The lawsuit involving Orlando Bradford is the most recent development in a string of domestic and sexual violence allegations involving University of Arizona student-athletes and coaches spread across multiple sports:
Track and field
In May 2015, track coach Craig Carter was arrested on charges of aggravated assault with a deadly weapon, threats and intimidation with injury and damage and stalking with fear of physical injury or death upon another, after a student-athlete accused him of threatening her with a box cutter.
The subsequent investigation revealed that the two had a physical relationship, which the athlete says was not consensual.
Carter was released on bail and has since been accused of violating a protective order against another student-athlete. He’s scheduled for trial in March.
Under Arizona law, the state government is required to pay for the defense of an employee being sued for behavior he engaged in while acting within the scope of his job. As of June the state had paid nearly $470,000 for Carter’s defense in the civil suit.
In December 2015, UA basketball player Elliott Pitts was accused of rape, but was not charged with a crime.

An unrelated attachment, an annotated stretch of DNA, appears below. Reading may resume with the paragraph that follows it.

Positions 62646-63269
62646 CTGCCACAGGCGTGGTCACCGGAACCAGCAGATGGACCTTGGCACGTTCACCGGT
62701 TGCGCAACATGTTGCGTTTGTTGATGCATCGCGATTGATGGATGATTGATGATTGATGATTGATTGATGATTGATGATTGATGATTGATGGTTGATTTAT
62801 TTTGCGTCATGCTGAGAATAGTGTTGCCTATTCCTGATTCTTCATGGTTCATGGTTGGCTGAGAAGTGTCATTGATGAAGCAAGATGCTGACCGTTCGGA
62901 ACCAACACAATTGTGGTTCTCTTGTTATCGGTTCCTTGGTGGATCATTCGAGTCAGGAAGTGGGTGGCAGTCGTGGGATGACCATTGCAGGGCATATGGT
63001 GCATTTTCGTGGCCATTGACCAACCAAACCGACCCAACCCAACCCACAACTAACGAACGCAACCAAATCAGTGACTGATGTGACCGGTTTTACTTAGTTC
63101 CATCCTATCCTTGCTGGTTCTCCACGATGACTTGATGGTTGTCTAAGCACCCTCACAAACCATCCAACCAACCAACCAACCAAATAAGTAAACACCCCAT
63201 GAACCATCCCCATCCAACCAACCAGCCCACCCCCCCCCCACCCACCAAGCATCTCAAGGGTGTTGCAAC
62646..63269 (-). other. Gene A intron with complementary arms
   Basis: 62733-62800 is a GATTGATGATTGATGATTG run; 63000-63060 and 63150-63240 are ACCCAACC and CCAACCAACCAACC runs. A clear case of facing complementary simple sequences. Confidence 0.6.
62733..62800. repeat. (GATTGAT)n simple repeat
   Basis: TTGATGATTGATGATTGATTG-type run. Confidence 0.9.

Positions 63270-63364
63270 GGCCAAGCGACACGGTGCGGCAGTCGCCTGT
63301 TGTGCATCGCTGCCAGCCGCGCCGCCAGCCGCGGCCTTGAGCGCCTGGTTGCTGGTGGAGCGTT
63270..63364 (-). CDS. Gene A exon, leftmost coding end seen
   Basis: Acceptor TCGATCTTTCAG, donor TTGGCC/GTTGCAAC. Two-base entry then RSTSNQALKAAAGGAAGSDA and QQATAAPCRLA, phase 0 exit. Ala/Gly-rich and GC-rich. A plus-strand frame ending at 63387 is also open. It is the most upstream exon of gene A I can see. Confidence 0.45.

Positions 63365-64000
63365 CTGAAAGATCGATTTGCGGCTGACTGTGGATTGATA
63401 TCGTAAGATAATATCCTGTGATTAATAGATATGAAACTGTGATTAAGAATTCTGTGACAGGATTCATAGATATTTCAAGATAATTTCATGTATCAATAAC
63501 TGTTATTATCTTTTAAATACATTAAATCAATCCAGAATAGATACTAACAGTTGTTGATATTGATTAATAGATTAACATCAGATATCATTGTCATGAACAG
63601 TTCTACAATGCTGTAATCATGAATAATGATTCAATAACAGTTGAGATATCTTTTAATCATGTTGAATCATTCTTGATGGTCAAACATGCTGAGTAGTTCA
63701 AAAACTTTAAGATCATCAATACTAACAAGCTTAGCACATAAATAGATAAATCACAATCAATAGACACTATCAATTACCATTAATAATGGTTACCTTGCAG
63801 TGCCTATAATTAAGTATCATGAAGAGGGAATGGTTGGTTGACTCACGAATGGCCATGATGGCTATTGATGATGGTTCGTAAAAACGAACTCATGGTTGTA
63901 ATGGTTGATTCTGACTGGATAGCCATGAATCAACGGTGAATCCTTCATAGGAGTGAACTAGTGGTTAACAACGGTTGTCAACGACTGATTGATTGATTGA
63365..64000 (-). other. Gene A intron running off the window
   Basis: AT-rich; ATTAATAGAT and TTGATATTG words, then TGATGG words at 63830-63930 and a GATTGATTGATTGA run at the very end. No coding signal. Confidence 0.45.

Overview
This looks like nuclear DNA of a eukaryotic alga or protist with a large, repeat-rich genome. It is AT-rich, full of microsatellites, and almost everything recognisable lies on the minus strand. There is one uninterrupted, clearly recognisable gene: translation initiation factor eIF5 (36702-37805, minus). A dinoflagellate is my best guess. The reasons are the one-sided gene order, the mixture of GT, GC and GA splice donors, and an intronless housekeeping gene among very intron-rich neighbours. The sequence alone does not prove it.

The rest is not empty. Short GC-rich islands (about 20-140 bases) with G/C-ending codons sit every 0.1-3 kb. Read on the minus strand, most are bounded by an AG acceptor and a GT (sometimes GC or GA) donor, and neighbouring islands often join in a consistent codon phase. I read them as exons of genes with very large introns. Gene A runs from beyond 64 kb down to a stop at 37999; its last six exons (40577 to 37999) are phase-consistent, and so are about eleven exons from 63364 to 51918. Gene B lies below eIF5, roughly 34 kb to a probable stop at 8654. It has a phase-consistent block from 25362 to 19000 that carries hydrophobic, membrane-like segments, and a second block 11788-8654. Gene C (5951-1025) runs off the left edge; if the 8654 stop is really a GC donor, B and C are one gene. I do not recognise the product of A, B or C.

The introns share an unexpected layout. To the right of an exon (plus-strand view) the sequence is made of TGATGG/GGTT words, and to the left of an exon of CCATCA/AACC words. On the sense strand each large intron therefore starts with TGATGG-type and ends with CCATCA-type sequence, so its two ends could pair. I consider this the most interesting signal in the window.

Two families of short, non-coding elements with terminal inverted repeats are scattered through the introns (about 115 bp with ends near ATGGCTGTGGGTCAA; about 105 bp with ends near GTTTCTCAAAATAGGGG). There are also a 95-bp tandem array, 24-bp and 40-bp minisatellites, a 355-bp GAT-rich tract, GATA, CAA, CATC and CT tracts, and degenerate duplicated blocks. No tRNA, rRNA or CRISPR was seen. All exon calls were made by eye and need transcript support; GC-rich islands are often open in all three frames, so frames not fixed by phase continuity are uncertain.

Campus police questioned the alleged victim when she was half-awake and intoxicated, which prosecutors later said would make it extremely difficult to get a conviction.
In January 2016, the UA issued a finding of sexual misconduct and other student behavioral rules in its Title IX investigation, imposing a one-year suspension from the state university system that went into effect in June 2016.
Although he was allowed to finish the academic year before the suspension began, Pitts left the team and the UA in February 2016.
In July 2016, a UA golfer was arrested in Phoenix on suspicion of sexual assault. The next day, he was suspended indefinitely from the UA golf team, Star archives show.
The Maricopa County Attorney’s Office declined to file charges in the case, after which the team suspension was lifted, said Jeremy Sharpe, a UA athletics spokesman.
The student participated in team activities during the fall semester of 2016, and then left the team.
Last month, freshman Wildcats safety Scottie Young Jr. was arrested on a misdemeanor count of aggravated assault with injury after a witness told UA police she’d seen him shove another student into a wall, grab her wrist and spit on her, UA police documents show.
Young continues to participate in all team activities, a decision UA coach Rich Rodriguez and school administrators reached after consulting “with all the appropriate authorities, including the dean of students,” according to Star archives. Young is scheduled to appear in court next month; the county attorney is weighing whether Young is eligible for a diversion program.